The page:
10 of Voltaire's Favorite Bon Mots for Bastille Day

Getty / Getty

It’s fitting to celebrate the writer Voltaire—born François-Marie Arouet—on Bastille Day, given that he himself was imprisoned there early in his writing career. As an Enlightenment philosopher and social critic, Voltaire helped champion revolutionary, humanist ideals such as freedom of religion and speech. That last in particular is a matter of pride for the French, whose love of debate goes hand in hand with their ideal of tolerance for opposing ideas. Though he didn’t actually say it, one of the most famous quotes attributed to Voltaire over the centuries was in fact a summary of his own writing: “I disapprove of what you say, but will defend to the death your right to say it.”

There are many delightful words or phrases we can actually attribute to Voltaire. Below is a list of some of Voltaire’s choicest bon mots, used to add punch to his persuasions and sting to his satire. Use them to add a little extra flair to your conversations this July 14—while you indulge in some crepes and wine, of course. 


The target of his entire literary career, infâme translates to “infamous,” a blanket term Voltaire used to refer to injustice in any form: words, ideas, even individuals or groups. His rallying cry, écrasez l’infâme, or “crush the infamous,” encapsulates his manner of bringing to light the controversial events of his day to be judged in the court of public opinion.


When Voltaire published Essai sur les mœurs et l'esprit des nations in 1756, it was an early attempt to codify his era’s understanding of cultural differences, values, and nuances in a kind of "universal history." It comes from the same source as the English term mores, encompassing the habits, traditions and conduct of a given group. In Voltaire’s work, it was often employed to explain the insipid ways a culture can perpetuate wrongs. 


A literal translation, "to demonstrate," doesn’t quite convey the nuance with which Voltaire wrote démontrer. Fitting with Enlightenment rationalism, his use was a reference to deduction through reasoning, and could be personally directed at one making a claim, at once disproving and denouncing an opponent. It was a phrase which could reveal Voltaire’s vanity, as when, discussing his views on Newton’s laws in his Dictionnaire philosophique, Voltaire boasts “Quel philosophe pourra me démontrer?”—“What philosopher will prove me wrong?”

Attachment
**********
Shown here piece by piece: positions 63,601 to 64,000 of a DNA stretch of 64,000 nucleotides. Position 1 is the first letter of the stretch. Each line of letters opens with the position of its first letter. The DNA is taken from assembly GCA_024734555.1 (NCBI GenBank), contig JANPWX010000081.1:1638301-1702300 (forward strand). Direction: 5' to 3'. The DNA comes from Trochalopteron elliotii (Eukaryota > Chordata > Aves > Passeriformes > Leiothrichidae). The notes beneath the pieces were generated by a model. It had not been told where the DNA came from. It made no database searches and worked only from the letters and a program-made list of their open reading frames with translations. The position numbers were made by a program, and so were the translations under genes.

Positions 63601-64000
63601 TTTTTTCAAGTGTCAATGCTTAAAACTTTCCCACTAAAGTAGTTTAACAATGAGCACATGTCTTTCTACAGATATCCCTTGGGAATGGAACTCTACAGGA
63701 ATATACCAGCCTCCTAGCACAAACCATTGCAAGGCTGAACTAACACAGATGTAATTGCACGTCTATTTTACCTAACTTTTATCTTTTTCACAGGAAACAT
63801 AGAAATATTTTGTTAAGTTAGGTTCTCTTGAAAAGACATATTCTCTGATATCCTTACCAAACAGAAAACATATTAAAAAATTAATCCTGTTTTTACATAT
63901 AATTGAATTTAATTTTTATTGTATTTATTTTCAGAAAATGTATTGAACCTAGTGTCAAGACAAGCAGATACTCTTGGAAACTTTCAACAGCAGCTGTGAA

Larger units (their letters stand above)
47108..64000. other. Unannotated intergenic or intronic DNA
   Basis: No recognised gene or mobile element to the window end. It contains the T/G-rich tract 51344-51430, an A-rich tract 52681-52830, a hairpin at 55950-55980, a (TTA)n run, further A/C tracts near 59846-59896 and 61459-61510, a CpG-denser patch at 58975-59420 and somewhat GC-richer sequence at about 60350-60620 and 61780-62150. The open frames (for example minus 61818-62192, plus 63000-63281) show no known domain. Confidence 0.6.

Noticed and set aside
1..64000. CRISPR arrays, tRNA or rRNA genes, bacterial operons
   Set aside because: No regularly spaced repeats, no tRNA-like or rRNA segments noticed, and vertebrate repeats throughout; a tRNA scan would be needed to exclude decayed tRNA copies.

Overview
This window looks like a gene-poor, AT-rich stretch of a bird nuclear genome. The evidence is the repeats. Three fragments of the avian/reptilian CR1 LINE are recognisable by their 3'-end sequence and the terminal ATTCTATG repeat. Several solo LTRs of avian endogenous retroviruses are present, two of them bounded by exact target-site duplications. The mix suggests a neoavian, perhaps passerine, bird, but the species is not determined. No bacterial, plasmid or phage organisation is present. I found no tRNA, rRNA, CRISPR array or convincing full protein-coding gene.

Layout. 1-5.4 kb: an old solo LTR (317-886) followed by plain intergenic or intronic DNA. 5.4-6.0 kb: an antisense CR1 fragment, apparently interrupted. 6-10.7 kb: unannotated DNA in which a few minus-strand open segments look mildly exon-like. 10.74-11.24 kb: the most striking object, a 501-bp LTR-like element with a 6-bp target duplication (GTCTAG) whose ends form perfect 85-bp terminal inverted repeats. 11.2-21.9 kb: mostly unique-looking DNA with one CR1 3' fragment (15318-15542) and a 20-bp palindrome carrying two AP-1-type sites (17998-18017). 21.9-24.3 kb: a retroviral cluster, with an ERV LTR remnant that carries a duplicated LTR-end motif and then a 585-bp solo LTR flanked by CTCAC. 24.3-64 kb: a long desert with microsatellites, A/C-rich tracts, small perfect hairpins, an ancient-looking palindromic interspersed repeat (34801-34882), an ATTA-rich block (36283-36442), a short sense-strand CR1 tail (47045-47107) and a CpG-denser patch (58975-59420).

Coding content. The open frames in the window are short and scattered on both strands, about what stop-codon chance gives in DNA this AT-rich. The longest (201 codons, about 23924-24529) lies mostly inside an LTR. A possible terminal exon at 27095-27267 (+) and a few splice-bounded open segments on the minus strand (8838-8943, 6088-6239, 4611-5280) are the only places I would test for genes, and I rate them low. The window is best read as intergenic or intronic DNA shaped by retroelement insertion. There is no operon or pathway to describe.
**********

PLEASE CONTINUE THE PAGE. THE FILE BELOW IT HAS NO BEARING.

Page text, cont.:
Meaning to admit or confess, this verb does have an archaic cognate in English: "to avow." Writing frequently in response to rival philosophers, such as Rousseau or Pope, Voltaire was always careful to concede points of agreement before lambasting his contemporary thinkers. In debate, it can be an effective means of converting an opposing viewpoint to one’s own way of thinking.


While conceding a point can be a smart tactic, it’s necessary to sharply and tactfully turn the conversation back to the original argument. Néanmoins, meaning "nevertheless," provides just that transition, and can often be found in Voltaire’s treatises and essays. 


“As long as there are knaves and fools,” Voltaire wrote, “there will be religion.” He was never afraid to criticize the negative aspect of any authority, religious zealots included. Fripons are knaves, more literally translated as rogues: unscrupulous takers of advantage of others, as prevalent then as they are now. 


In order to prove a point, Voltaire was always taking absurd ideas to their extreme end. In his book Zadig, Voltaire satirizes the philosophy of Leibniz. Zadig meets a hermit, who kills a young child because of a crime he is destined to commit in the future—despite being innocent now—with the message that there is “no evil from which good does not come,” a direct jab at Leibniz’s “the best of all possible worlds.” He epitomized his empirical stand when he wrote to Prince Frederick William of Prussia about both sides of the God or no-God debate: “Le doute n'est pas un état bien agréable, mais l'assurance est un état ridicule.” Meaning, doubt is not a comfortable state, but absolute certainty is absurd.


Another handy verb of Voltaire’s, oser means "to dare," and was often wielded to build absurdity and sarcasm into his satires. 


The term orgueil—pride—shows up again and again in Voltaire’s verse as well as his prose, ever a vice he deplored despite having a fair dose of it himself. He left us the axiom, “L'orgueil des petits consiste à parler toujours de soi; l'orgueil des grands est de n'en jamais parler.”  Meaning: Pride in the lowly is to talk always of themselves; in great people, it is never to do so.


In his 1764 Dictionnaire philosophique, mocking opponents of press freedom, Voltaire imagines cries of “un scandale, un vacarme universel dans votre petit coin de terre,” meaning a universal uproar whenever the devout take offense to an idea counter to their own. One of his most facetious phrases, it could certainly be used to satirize opponents as he had. Today, we can use it to describe the general atmosphere the legendary Voltaire was capable of producing, all with simply a pen and his mind.